Apr 5, 2011

D is for Dare to Draft

D is for Dare to Draft

You might classify me as a perfectionist when trying to write my novel, which sounds potentially good, as then the story would turn out amazing! But put bluntly, it's not.

Sometimes I feel fearful of starting that first draft. I become become afraid of imperfection. I am terrified of finishing, feeling successful, but hating my story. Or maybe I adore it, but it others don't think it has the potential that I see in it. This has happened. And this will continue to happen. 

And that's okay. A draft is a draft. It's meant for mess-ups and terrible writing peppered with cliches. It's supposed to have plot holes and way too many adverbs. Anne Lamott calls it in her book Bird by Bird, a "shitty first draft." You need the "shit" because without it you'll never be able to find it's true beauty.

My whole life, up until about age fourteen, I pictured perfection. I would have the best first kiss with the boy who I would spend the rest of my life with. Our lips would grace each other under the street light in the pouring rain. My first job would provide me endless amounts of money that I'd be swimming in it. My sweet sixteen would host a party worthy of MTV's show. I would have an extravagant wedding and then pop out two little kids like it was nothing, a boy first and then a girl of course. I would die of old age, peacefully in my sleep.

This is nice to dream, but it's not how the world works. When I hit high school, I was in for a harsh reality.

At first I was devastated. I hated wallowing in my room, drowning in tears like the world was ending. This earth was a cruel place in my eyes. You know those hormonal teenage years... Nothing of a fairy tale like it should be.

Yet, if life were a fairy tale, it wouldn't be nearly as fun. 

Without all the terrible events and lessons that I had to experience, I wouldn't be the person I am today. I wouldn't have the experiences that allowed me to learn and grow. I wouldn't be adventurous or experimental. I wouldn't be open. I wouldn't understand the world like I do, right now.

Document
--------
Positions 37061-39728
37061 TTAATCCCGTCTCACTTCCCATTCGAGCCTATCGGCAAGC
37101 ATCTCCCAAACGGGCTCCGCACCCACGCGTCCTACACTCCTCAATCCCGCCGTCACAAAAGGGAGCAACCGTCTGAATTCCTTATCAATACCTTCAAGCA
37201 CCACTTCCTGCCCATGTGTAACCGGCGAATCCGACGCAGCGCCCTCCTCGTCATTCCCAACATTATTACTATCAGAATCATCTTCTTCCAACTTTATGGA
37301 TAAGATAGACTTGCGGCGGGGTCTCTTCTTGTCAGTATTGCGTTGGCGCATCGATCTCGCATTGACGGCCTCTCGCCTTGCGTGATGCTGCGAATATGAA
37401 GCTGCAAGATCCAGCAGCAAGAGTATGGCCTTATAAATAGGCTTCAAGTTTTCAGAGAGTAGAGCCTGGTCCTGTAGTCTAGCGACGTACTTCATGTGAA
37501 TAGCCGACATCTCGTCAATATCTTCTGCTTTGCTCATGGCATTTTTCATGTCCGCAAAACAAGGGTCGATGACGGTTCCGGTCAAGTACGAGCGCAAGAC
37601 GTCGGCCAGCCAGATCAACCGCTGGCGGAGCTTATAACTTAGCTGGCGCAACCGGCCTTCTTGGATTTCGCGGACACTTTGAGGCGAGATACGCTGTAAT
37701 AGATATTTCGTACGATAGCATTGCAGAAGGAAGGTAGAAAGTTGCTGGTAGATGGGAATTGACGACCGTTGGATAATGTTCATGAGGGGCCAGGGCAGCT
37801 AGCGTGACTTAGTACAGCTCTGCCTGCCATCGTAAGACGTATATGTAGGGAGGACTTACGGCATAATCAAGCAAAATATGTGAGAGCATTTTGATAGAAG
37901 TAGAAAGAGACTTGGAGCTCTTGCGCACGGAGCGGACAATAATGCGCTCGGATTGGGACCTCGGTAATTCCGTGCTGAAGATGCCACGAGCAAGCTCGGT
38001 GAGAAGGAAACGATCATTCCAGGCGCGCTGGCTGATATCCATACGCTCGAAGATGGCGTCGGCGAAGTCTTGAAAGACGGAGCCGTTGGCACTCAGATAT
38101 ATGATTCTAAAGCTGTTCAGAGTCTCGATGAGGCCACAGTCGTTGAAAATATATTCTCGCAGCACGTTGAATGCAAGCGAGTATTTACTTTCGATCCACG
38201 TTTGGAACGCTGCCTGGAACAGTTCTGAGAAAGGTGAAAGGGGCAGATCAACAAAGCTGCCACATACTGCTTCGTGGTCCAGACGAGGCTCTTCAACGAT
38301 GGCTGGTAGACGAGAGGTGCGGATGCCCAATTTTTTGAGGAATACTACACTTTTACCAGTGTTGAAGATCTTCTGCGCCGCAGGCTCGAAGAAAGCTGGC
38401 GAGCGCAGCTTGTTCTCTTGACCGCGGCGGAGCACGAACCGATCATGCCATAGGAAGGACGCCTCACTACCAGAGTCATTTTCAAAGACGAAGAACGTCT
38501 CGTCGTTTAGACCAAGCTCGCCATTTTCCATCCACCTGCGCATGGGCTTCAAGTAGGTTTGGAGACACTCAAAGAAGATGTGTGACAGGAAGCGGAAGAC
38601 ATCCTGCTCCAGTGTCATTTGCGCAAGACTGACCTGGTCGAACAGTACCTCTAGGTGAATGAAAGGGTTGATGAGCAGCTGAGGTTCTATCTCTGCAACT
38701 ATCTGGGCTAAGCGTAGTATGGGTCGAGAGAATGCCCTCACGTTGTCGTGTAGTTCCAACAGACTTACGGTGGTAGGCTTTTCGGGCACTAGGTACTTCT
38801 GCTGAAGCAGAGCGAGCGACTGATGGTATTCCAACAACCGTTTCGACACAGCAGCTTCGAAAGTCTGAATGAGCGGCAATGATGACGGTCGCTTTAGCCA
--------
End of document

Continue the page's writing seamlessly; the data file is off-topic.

I'm grateful for all the negativity, heartbreaks, back-stabbing friends, mess-ups, and idealized cliches because they helped me find the true beauty.

This life lesson is essential to your stories. You have to accept everything bad in order to find the good. Without the "shit," your story will never grow and find its magic.

So Dare to Draft. Welcome all the terrible things that could happen in your writing and suppress your inner critic until it's time to revise. Get out all the negativity now so you are able to find what you want underneath, the beauty, the magic, the wonder. Write that "shitty first draft" and eliminate all fear. 

Once you Dare to Draft, you will find happiness. And perhaps your fairy tale will come true.

About the A to Z Challenge: A challenge to write 26 blog posts in 26 days using all 26 letters of the alphabet. This accounts for every day of the month of April excluding Sundays. It's designed to encourage blogging, increase blog posting, and create friendships with fellow bloggers. Begins April 1st and ends April 30th. Join the friendly community of bloggers attempting this challenge, today!


  1. I'm exactly the same way. I really don't like starting the first draft (and end up re-writing it several times). I agree that you just have to write it to get it out of the way.

  2. Yep, you got to get in the game, too boring standing on the sidelines. Interesting post as usual.

  3. I'm a bit of a perfectionist too. I write character notes rather than plotting everything out and then write scene by scene.

  4. I agree with you there.

    You can't smelt out the gold if you don't mine the ore first.


    Thanks for the follow.